Be the Cause

Pravin’s smile

Note: Shirish, a dedicated Manav Sadhna volunteer and friend of ours wrote this story. Some of the travelers to India worked on Pravin’s house for one day while we were there. This is such an beautiful, touching story about the power of helping one another and how it effects can ripple out. I am posting it for Shirish.

Pravin now seventeen is one of many Manav Sadhna kids He came, with curiosity, to our non formal school at Tekra centre six years ago. We never saw him smile or be happy like the other kids. We went to see his home. His dad was very ill with TB and alcoholism. He has three younger sisters, mom and grand mother. The entire family depended on the then 12-13 year old Pravin to survive. The hut, his home, had no roof and one wall was missing. Every year during monsoon season all the water ran through the house, like a river. Now we understood why he never smiled like other kids. He would walk 15 km every day to earn 40-50 rupees from polishing boots. In the evening he would look for more work to earn more money. His eighty year old grandma and sick mom also walk miles every day to rag pick (find recyclable papers and plastic) through the garbage on the street. Based on how much they all earn they would then decide to buy medicine, oil, salt, wood, flour and if there was enough may be vegetables every day for their one and only meal.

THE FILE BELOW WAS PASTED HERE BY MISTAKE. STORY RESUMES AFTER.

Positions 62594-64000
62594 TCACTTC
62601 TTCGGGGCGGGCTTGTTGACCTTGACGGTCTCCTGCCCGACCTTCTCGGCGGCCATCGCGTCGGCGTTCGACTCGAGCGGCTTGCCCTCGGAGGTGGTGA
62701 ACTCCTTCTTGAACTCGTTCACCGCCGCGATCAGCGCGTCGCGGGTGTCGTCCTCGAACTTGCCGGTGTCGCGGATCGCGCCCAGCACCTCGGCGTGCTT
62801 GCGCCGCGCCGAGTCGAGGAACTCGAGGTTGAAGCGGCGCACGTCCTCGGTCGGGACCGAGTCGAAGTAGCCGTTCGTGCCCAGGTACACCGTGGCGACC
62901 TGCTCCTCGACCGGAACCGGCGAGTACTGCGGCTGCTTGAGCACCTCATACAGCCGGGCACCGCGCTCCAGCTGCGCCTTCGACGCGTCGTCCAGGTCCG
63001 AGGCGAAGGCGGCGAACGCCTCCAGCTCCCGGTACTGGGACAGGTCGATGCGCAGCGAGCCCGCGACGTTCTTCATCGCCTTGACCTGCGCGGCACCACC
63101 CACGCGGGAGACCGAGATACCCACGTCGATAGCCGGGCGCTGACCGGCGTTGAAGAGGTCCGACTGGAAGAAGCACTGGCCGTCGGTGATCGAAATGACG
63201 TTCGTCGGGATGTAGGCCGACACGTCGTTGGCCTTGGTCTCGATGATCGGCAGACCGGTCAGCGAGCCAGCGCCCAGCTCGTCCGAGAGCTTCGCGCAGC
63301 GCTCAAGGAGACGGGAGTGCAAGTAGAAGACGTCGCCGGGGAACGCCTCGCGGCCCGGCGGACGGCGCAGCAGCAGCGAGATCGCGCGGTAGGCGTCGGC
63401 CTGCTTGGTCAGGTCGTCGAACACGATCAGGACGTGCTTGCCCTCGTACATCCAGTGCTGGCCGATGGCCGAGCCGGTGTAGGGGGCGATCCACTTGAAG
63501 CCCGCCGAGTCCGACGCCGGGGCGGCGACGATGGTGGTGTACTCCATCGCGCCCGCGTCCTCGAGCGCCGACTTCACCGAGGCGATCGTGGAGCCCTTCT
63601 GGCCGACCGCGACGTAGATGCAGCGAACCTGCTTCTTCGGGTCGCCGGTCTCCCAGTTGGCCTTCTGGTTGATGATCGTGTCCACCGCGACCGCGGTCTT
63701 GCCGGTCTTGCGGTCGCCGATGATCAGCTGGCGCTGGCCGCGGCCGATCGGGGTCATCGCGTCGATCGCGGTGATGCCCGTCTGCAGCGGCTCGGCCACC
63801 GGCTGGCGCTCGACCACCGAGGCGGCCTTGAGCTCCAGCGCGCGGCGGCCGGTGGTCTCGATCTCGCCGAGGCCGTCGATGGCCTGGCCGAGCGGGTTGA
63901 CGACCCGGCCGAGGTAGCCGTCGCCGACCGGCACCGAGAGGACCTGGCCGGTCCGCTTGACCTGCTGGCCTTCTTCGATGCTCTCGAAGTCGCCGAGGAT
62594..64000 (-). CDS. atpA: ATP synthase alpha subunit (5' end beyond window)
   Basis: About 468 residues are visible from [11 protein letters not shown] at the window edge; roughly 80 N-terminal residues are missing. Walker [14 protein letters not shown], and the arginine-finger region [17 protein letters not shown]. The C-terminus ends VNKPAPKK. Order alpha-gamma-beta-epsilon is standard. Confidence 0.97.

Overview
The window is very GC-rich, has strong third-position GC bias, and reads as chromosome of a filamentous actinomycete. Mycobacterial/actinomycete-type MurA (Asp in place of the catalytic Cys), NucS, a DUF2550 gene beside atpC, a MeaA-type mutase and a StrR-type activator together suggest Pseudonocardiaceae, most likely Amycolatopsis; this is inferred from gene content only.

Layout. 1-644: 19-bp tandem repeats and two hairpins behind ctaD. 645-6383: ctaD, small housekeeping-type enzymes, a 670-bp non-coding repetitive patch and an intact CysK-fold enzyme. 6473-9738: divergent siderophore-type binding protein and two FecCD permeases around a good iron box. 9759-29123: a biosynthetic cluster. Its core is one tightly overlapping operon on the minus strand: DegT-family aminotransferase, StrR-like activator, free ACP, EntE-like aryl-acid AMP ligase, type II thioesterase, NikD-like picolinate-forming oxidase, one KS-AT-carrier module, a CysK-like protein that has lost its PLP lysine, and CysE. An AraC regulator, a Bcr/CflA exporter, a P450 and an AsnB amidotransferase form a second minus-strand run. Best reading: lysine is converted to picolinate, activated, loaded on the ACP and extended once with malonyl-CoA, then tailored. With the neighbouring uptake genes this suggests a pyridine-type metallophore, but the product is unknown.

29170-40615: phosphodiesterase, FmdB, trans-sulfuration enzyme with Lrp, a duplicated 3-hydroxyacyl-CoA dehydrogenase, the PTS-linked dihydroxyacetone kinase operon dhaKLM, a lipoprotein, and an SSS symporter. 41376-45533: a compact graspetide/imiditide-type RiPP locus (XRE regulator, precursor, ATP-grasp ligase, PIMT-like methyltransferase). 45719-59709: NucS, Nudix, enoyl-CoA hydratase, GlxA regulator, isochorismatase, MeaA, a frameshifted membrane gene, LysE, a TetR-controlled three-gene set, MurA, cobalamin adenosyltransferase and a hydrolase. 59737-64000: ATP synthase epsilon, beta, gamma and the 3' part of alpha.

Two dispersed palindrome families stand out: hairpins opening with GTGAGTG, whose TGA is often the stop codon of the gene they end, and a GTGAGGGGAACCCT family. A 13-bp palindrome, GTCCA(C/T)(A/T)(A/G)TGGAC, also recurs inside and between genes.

We quickly realized that education was the last thing on his mind. He wanted to see his Dad get better and make more money so his pregnant mom could rest and so his old grandma did not have to work so hard. So we got him a job at a printing press and gave him a bicycle. We started TB treatment for his father with the condition that he would quit drinking. His dad started walking around now. We saw Pravin smile a little for the first time. But the daily cash was needed and some days Pravin could not go to work. So the job did not last. His father died because both of his lungs were 100% gone. The family was immediately helped with six months grocery for the short term.